Monday, October 19, 2015

Four Guidelines for Qualifying for Social Security Disability

Confirming whether or not you qualify for Social Security Disability can be complicated, and it can involve a number of legal hurdles that will take some time. Fortunately, it is easy enough to understand whether you meet the requirements.

1. Work Status

The most obvious requirement to be met before the government will give you a paycheck is your work status. Generally speaking, if you are not performing paid work at all, then you may qualify. However, there is some leverage allowed if you are working to earn supplementary income. The most current standard says that a person working in 2014 cannot possibly receive benefits if he or she is making over $1,070 per month. If you meet this requirement, you should then consider:

2. Severity

In the context of Social Security Disability, "severity" has a specific meaning when related to your disability. Basically, in order for your condition to be considered severe, it must cause significant impediments to work-related activities. The government will decide whether or not your disability is "severe" based on how long it is expected to last and your ability (or lack thereof) to adjust to new working conditions.

3. Classification of Disability

The Social Security Administration maintains a list of disabilities that automatically qualify a person as disabled. If you have one of the listed conditions or if they determine that your disability is as problematic as the disabilities listed, then you will be officially documented as Disabled.

4. Ability to Work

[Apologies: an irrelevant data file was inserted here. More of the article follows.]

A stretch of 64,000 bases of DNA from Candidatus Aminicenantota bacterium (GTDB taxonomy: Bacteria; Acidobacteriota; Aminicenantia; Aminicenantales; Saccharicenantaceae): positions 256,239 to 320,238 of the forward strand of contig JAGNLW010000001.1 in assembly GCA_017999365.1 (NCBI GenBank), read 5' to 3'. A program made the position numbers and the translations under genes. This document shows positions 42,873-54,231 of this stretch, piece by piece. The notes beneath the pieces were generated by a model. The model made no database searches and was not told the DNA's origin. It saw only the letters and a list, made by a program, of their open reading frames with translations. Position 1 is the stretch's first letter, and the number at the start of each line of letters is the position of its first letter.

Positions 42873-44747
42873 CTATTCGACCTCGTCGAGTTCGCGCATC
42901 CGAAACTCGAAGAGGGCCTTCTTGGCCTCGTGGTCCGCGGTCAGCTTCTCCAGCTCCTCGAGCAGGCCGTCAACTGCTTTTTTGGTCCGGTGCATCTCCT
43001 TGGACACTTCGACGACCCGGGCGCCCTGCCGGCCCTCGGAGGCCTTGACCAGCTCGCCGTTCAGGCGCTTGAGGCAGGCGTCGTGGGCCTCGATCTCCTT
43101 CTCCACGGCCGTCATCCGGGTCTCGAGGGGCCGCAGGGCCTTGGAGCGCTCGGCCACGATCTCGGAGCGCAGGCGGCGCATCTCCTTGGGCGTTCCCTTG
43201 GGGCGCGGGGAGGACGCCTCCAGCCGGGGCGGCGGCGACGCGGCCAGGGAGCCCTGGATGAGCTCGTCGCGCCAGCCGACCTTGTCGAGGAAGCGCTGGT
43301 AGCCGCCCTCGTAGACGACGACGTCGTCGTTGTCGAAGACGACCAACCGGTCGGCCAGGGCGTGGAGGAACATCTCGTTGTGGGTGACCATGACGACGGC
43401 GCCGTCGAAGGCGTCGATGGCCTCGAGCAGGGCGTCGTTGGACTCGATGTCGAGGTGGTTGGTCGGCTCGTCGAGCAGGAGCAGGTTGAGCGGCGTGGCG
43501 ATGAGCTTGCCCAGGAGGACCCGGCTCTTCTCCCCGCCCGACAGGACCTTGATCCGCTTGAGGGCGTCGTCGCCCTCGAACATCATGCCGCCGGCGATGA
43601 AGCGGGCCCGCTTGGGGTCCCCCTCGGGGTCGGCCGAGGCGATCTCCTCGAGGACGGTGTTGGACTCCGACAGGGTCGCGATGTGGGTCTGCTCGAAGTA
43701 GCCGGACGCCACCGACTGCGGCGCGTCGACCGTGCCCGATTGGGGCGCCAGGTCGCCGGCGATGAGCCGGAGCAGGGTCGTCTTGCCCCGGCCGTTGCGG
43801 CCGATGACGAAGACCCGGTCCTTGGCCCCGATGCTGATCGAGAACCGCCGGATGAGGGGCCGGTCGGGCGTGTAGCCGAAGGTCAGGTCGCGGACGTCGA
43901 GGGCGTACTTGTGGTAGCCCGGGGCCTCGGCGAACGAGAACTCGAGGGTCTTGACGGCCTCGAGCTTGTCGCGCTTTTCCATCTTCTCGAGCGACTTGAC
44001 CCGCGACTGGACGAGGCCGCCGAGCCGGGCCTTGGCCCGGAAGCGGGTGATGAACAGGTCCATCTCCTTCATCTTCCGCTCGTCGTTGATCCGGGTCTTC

If the SSA finds that your condition is not as severe as the specific disabilities in their database, they will then look to determine whether or not you are able to perform your previous occupation. An official checkup with a physician will be required at this point. Once your checkup is completed, the government will examine the nature of your previous occupation and weigh its requirements against your current physical condition. If they find that your disability makes it exceedingly difficult to perform your established profession, they will then attempt to determine whether or not you can perform work in another field. This process can be a bit complicated, but essentially what they do is look at your education, your experience, your demonstrated proficiency in other skills, your age, and any other factors that can make you more or less likely to secure work in another field. If they find that your experience and education makes you significantly qualified for other work, you will not be considered disabled.

These general guidelines should help you to determine whether you should begin applying for Social Security Disability benefits. It is always best, however, to procure the proper legal assistance as you begin the process. A good lawyer will help you to navigate the sometimes-confusing system and ideally get you the aid you need.

Looking for more information on social security disability? Metairie, LA residents can learn about the available options by visiting!obamacare-faqs/c24e6.
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